CHARLIE McCreevy's new single financial regulator Bill has been slated just weeks before it is due to be published. The failure to incorporate the lessons learned from the AIB trading scandal into new regulatory legislation is "inexplicable", a leading Irish financial expert said yesterday
CHARLIE McCreevy's new single financial regulator Bill has been slated just weeks before it is due to be published.
The failure to incorporate the lessons learned from the AIB trading scandal into new regulatory legislation is
"inexplicable", a leading Irish financial expert said yesterday.
Professor Ray Kinsella of the UCD Smurfit Graduate Business School said that a Bill which will put in place a single regulatory structure would reduce our capacity to respond to a major economic shock and that it should be shelved.He told the annual Finance Dublin conference that the legislation was being put through with a "lack of informed debate".
The Bill, which has been in preparation for over a year, is expected to be published in the next week or two.
Mr McCreevy told the conference it was designed to maintain the best of the existing system, while moving towards a "one-stop-shop" approach.
He made clear that the Bill would contain the proposed structure chaired by the Governor of the Central Bank but with a separate board, chairman and chief executive for the financial regulator.
Prof Kinsella told the conference: "It is almost as if the Bill is being rolled out at a total remove from the events of the last six months and semi-detached from the lessons that may need to be incorporated in future legislation.""Internal controls are at the heart of the supervisory process. There are enormously important lessons to be learned from the failure of internal controls and risk management procedures in Allfirst/AIB."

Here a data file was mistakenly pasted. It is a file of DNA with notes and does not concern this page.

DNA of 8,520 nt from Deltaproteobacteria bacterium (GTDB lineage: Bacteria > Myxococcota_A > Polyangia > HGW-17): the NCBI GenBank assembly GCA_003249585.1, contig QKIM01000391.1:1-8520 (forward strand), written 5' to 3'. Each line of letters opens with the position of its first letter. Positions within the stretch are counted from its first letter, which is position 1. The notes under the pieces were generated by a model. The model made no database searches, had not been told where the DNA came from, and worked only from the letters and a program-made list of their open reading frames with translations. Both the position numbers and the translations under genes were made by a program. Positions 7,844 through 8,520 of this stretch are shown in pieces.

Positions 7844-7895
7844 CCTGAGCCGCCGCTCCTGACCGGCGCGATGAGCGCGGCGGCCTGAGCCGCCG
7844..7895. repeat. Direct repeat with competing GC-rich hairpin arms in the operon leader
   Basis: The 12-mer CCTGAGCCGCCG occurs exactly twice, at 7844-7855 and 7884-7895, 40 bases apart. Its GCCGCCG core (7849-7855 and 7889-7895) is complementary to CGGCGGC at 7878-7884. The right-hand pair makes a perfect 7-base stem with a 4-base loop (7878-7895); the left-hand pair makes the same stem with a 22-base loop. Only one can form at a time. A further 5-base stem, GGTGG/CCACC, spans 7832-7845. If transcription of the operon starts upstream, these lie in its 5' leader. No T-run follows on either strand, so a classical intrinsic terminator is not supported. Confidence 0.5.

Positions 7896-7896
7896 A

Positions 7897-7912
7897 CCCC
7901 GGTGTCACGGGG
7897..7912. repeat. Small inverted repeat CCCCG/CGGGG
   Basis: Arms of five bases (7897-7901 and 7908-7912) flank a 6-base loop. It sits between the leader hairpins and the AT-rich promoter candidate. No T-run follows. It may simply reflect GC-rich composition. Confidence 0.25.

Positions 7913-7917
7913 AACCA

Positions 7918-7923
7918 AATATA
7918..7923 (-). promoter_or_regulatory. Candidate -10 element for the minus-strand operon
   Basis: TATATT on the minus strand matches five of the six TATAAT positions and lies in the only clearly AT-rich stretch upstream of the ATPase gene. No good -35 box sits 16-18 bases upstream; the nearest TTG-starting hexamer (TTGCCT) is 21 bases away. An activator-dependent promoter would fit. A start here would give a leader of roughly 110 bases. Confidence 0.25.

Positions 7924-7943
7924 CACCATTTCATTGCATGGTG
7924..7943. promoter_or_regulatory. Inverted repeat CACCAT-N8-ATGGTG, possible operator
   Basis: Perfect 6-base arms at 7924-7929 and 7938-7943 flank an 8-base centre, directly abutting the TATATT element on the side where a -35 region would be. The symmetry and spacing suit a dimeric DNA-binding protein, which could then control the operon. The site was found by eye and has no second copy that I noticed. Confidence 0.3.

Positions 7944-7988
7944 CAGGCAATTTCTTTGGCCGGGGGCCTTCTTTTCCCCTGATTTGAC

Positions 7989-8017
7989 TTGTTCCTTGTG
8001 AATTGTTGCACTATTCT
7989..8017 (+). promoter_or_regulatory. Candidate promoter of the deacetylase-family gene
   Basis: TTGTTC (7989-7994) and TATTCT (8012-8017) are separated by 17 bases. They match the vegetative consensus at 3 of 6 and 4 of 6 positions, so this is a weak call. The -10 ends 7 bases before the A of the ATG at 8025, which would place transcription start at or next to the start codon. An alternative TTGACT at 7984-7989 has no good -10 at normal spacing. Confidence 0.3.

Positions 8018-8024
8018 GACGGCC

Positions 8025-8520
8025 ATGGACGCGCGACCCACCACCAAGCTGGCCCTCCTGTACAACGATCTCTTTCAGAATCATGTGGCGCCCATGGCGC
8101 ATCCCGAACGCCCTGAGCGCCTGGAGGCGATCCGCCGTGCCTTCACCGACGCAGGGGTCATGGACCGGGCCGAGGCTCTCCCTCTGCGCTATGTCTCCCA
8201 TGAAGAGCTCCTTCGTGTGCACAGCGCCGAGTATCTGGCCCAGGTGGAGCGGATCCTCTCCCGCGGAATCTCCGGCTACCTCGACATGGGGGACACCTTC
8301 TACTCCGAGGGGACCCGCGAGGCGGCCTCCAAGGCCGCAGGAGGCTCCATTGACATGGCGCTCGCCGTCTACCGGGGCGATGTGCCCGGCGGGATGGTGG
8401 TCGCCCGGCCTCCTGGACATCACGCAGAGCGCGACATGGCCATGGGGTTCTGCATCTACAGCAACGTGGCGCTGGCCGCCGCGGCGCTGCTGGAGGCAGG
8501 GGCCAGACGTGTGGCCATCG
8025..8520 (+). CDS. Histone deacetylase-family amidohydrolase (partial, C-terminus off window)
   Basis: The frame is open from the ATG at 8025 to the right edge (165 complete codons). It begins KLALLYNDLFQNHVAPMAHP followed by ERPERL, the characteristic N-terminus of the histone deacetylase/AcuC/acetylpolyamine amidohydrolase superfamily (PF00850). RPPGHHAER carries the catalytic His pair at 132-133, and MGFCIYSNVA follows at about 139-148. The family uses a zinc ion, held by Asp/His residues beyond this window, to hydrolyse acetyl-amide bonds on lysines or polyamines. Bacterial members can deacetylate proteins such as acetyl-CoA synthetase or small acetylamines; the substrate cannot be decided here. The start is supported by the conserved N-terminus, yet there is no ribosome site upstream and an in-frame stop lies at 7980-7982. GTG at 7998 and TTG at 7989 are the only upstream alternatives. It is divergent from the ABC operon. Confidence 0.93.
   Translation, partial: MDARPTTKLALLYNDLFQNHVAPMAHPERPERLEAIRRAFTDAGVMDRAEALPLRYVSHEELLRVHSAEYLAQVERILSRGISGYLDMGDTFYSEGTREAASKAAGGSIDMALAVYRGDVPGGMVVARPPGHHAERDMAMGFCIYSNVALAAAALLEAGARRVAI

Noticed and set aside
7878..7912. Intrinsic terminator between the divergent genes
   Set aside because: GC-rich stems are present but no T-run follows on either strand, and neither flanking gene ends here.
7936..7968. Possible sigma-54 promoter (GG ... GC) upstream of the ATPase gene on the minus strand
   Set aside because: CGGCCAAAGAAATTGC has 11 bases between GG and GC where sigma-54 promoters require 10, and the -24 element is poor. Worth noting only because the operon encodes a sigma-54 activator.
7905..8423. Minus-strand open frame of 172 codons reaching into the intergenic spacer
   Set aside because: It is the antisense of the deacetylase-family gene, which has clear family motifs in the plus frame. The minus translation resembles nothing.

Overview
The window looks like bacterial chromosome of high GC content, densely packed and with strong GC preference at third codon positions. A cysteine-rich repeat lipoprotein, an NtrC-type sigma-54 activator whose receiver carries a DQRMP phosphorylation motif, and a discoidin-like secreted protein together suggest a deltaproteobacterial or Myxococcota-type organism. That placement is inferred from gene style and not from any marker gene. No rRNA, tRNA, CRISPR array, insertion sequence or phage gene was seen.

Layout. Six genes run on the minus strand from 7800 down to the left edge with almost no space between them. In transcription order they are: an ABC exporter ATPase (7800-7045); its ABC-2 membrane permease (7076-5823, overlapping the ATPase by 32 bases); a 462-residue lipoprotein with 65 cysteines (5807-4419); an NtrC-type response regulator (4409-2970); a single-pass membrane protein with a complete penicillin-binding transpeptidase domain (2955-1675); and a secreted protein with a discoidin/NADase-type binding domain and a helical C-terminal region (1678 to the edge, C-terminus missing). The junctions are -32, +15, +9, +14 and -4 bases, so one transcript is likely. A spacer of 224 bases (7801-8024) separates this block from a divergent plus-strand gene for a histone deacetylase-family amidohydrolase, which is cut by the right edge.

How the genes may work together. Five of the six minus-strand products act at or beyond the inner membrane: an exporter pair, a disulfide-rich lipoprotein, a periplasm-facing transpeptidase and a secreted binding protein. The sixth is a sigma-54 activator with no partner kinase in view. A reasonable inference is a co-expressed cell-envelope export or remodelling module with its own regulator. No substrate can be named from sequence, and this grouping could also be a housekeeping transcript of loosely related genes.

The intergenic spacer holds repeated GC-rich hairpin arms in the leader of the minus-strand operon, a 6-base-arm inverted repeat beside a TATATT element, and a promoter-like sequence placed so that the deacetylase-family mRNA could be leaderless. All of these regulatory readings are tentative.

John Hurley, the newly-appointed Governor of the Central Bank, said the Bank was reviewing its relationship with other regulators of parent and subsidiaries of Irish authorised institutions to identify any areas which need to be strengthened in light of the Allfirst affair.
But Prof Kinsella said the proposed Bill was "fatally flawed" and should be withdrawn.It envisaged "an alphabet soup", too complicated for efficient and transparent regulation."The net effect of the proposals in the Bill will be a weakening of Ireland's, albeit already limited, capacity to respond to a major systematic shock," he said."At the same time, consumers of financial services and products would be considerably disadvantaged, compared with alternative institutional arrangements," he continued."Namely, an enlarged director of consumer affairs which could ensure timely redress for an ever-widening spectrum of financial services."He also said that the Bill was being brought forward at a time of considerable financial uncertainty, both globally and within the EU."The reality is that prudential supervision and consumer protection have a very different focus."It simply makes no sense whatsoever to lump them together within a single organisation."
Mr McCreevy said the new regulatory authority would have a dedicated consumer protection director to give a new focus on consumer concerns.
"The overall purpose ... is to combine the targets of having both a prudently managed and regulated, internationally competitive and consumer-friendly financial services sector."
- Samantha McCaughren
And this was April 10 2002!